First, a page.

Ireland’s defence coach Andy Farrell says the All Blacks won’t relish playing his side in the quarter-finals in Tokyo next weekend.
The All Blacks are the world’s No 1 ranked team and back-to-back world champions. And they are odds-on to make it a hat-trick of titles in three weeks’ time. But Ireland have beaten them twice in their past three encounters.
Farrell is not alone in thinking that may be at the back of their minds before Saturday.
Ireland must face Steve Hansen’s team after Japan came through a dramatic test against Scotland in Yokohama on Sunday to qualify as Pool A winners. But Farrell, who takes over from Joe Schmidt as Ireland head coach after the tournament, said his team had nothing to fear and would be better for beating Samoa 47-5 on Saturday, rather than having a weekend off as the All Blacks did.
“I certainly think so,” he said when asked whether Ireland would benefit from the run-out. “We’d like to think that nobody thinks it’s nice playing against Ireland. We’ll certainly be hard to beat.”
Ireland have never made it past the last eight at a World Cup. But Farrell said there was no reason they could not break through this time, denying they felt the “weight of history” on their shoulders.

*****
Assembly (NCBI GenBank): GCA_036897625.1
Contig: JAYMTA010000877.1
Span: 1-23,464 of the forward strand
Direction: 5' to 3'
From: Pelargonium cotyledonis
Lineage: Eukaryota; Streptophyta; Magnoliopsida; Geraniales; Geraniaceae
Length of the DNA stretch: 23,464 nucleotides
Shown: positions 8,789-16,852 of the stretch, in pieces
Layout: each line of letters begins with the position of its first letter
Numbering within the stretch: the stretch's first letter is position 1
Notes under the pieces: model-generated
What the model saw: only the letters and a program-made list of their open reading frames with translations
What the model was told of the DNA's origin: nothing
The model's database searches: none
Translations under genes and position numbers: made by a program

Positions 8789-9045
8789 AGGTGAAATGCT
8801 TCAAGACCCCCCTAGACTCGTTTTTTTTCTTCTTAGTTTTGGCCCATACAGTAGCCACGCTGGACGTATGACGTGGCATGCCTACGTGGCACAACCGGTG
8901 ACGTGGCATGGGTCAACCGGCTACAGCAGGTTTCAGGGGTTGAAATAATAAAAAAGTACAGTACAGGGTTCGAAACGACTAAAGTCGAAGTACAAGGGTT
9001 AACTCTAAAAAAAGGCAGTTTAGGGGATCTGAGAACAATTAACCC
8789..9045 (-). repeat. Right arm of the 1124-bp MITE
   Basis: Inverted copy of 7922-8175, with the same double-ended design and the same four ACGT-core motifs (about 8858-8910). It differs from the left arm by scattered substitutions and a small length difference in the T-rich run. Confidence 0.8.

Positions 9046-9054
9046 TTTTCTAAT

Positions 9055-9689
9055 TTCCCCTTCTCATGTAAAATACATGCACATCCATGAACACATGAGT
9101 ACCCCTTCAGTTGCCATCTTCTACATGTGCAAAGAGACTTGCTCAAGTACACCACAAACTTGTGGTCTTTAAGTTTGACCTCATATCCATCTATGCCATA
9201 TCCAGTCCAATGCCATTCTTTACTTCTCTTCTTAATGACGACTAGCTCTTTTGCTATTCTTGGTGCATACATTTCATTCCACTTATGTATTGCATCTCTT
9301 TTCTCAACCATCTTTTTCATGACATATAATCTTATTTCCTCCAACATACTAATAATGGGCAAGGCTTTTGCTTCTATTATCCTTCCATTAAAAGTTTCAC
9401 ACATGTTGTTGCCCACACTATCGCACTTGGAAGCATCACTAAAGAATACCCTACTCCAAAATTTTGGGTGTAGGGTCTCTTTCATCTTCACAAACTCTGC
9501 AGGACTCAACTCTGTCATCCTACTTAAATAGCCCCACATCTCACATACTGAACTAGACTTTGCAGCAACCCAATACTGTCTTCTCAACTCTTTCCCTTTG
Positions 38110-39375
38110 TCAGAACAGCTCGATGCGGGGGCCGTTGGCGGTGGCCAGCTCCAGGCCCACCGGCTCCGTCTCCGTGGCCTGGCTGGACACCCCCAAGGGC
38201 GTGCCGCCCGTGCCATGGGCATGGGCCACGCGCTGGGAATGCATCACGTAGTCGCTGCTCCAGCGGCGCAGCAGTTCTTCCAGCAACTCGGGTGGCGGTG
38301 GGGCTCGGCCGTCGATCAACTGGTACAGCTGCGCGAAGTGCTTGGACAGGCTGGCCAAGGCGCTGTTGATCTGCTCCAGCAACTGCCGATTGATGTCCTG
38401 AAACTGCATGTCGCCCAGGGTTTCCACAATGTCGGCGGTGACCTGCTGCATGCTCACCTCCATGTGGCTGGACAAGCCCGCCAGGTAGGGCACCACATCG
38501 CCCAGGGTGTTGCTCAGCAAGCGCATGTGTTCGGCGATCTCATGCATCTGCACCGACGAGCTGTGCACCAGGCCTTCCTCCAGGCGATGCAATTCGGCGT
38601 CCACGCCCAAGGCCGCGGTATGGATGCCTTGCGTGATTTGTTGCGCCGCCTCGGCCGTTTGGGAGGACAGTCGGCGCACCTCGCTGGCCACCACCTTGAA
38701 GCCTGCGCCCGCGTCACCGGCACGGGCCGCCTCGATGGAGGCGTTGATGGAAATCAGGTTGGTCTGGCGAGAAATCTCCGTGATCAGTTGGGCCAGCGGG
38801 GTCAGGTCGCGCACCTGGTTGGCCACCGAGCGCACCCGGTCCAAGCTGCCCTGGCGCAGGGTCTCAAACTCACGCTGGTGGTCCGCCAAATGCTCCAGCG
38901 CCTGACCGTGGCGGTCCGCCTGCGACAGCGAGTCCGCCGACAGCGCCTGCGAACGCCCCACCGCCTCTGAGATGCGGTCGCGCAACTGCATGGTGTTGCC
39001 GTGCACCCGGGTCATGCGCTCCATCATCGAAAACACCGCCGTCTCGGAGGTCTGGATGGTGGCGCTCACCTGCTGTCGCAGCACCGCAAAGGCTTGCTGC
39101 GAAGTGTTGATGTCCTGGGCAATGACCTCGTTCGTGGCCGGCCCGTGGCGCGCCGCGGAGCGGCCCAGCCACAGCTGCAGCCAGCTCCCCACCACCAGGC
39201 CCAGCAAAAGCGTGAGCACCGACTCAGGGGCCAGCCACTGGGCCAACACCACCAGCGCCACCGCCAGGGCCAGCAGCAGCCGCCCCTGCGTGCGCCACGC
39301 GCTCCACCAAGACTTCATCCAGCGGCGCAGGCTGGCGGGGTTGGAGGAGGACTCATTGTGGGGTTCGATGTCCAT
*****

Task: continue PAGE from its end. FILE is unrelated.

“Not at all,” he said. “Honestly, it wouldn’t be anyone’s thinking within the management, never mind the playing group. Not for one second. Because there’s a job to do and we’ll give it our best shot.”
Ireland ended the group stages on a high, running in seven tries against Samoa in Fukuoka on Saturday. They secured the bonus point before half time thanks to tries from Rory Best, Tadhg Furlong and two from Johnny Sexton. And despite Bundee Aki’s red card Jordan Larmour, CJ Stander and Andrew Conway added further scores after the break.
Schmidt said Ireland were in a better place heading into the knockout stages this time than four years ago, when they lost a host of key players following a bruising pool encounter with France.
Despite the loss of Aki to a three-week ban, Ireland start the biggest week in their history in a good place. Asked how Ireland could beat the All Blacks, Farrell smiled. “You’ve got to score points,” he said.
“You’ve got to take your game to them and I think we’ve been able to do it in the past.”
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